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"In The News"

This section of Fertility Today Magazine takes a look at the latest fertility news appearing in the media. We will bring clarity to scientific truths and identify allegations that are not medically sound or proven. We hope to refute false perceptions or mythical beliefs. We will use this section to enlighten our readers about news items and will bring editorial comments that are consistent with current standards of care.

We will also discuss the merits of the issues as to their validity, accuracy and confirm if the information is consistent with evidence-based medicine or practice, in the world of fertility medicine.

Ovarian Tissue Freezing

Recent work at the Jones Institute for Reproductive Medicine, Cornell University and others have demonstrated that it is possible to successfully freeze and thaw ovarian tissue. When a woman must have cancer chemotherapy or radiation, the ovaries are often damaged or destroyed.

The ability to freeze and thaw ovarian tissue means the the ovaries could be removed prior to chemotherapy and replaced after cancer treatment. The ovaries would not be exposed to toxins and would theoretically resume normal functioning.

Egg Freezing

When a woman undergoes an in vitro fertilization cycle she often has excess embryos that can be frozen. An embryo is formed after the egg is fertilized by a sperm.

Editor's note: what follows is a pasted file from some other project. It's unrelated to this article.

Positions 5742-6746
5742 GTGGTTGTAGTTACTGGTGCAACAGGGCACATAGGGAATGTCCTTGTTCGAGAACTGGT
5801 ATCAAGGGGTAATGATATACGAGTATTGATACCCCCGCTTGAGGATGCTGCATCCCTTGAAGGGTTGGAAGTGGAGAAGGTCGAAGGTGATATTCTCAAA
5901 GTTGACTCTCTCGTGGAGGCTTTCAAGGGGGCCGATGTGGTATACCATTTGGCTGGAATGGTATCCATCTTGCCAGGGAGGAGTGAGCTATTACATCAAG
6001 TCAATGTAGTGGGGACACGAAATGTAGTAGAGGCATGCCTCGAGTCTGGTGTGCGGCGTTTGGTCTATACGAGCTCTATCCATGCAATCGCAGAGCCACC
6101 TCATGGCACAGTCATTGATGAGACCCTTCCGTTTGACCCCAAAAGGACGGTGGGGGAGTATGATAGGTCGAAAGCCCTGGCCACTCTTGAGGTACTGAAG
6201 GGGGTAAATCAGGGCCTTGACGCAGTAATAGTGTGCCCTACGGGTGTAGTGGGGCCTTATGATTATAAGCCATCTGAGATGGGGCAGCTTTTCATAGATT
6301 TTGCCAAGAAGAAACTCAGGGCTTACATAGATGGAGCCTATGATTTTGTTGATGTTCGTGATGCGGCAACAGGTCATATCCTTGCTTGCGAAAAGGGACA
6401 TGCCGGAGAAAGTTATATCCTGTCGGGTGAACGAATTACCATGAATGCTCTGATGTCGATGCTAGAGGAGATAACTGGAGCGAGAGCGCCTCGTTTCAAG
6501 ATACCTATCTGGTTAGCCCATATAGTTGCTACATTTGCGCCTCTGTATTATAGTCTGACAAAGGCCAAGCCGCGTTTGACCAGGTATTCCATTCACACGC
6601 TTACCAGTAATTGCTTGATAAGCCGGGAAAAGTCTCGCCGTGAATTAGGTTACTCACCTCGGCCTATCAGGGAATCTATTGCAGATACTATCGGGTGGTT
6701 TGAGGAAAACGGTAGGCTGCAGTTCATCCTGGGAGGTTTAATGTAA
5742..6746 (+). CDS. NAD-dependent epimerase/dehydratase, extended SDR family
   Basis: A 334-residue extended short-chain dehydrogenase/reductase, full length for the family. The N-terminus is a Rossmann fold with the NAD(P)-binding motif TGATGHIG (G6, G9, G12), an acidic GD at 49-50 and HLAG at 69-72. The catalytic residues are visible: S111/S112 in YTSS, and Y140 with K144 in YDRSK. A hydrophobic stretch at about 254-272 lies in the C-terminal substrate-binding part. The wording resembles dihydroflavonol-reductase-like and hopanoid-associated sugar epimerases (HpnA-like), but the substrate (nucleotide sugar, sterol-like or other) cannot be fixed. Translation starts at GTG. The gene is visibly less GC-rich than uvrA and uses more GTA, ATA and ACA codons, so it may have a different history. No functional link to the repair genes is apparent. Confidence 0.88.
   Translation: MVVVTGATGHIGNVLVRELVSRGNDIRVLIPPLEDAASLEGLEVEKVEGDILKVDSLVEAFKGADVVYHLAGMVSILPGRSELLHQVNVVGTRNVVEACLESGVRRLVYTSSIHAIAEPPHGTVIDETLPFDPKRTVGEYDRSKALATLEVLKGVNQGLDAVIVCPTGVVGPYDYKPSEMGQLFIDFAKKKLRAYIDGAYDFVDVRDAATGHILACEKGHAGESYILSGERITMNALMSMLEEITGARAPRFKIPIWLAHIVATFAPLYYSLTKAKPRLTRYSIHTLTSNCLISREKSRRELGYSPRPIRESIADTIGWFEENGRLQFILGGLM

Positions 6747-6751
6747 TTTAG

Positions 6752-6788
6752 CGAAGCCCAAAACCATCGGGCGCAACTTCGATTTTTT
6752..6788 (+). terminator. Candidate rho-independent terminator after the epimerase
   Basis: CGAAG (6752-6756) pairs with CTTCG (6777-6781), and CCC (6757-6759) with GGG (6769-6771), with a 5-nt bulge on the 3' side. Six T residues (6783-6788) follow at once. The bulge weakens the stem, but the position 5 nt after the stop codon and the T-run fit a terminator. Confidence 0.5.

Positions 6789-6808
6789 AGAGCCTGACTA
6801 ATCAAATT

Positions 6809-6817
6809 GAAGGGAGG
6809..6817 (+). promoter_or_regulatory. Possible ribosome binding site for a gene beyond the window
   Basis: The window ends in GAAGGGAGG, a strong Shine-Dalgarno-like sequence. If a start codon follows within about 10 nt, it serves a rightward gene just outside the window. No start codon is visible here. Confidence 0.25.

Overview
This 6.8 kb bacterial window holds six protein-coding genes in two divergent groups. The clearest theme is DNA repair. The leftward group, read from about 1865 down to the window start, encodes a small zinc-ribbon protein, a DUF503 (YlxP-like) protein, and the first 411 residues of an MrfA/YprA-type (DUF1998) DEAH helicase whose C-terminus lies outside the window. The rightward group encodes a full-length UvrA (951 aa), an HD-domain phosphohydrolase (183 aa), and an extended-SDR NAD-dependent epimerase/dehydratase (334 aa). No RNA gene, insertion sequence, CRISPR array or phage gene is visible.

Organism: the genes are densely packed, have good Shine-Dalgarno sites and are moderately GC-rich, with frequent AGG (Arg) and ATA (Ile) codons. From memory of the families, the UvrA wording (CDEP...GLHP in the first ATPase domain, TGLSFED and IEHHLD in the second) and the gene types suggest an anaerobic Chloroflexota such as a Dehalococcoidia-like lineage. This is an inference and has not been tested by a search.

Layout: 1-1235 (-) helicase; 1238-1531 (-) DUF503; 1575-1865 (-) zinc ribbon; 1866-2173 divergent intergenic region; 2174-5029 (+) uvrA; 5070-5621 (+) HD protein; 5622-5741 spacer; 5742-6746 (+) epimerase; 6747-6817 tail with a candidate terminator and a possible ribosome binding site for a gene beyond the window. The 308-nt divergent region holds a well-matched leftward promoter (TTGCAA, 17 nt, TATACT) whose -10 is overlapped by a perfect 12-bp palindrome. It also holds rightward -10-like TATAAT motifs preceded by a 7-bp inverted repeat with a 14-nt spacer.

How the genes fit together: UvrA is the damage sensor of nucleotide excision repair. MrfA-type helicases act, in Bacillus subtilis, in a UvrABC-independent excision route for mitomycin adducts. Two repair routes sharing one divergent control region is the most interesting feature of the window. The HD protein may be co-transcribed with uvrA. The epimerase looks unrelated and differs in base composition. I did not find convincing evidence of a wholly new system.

Fertility specialists are seeking ways to successfully freeze and thaw eggs. After a stimulation cycle (FSH is given) there are usually numerous eggs, some of which could be frozen for future cycles. The major advantage is that expensive ovulation inducing agents would not be necessary for the cycles where frozen eggs are used. Younger women could also freeze their eggs for use later in life.

The major challenge to the process is that the membrane "skeleton" of the egg cell is very delicate. As with all biologic material, an egg is primarily composed of water, which expands when frozen. This expansion, and the formation of ice crystals inside the egg, can lead to egg damage.

Some companies are beginning to market egg freezing as a means to insure fertility later in life. The American Society for Reproductive Medicine made the following observations at this years annual meeting.

"The report concludes that these techniques are rapidly evolving and thus far, the technique also appears to be safe for the patient and offspring. However, at present both egg and ovarian tissue cryopreservation remain investigation procedures that should only be performed with the formal approval and oversight of an Institutional Review Board.

The Committee concludes, however, that at present neither oocyte nor ovarian tissue preservation should be offered or marketed as a means to defer reproductive aging."

Research is ongoing and hopefully one day these treatments will become commonplace.


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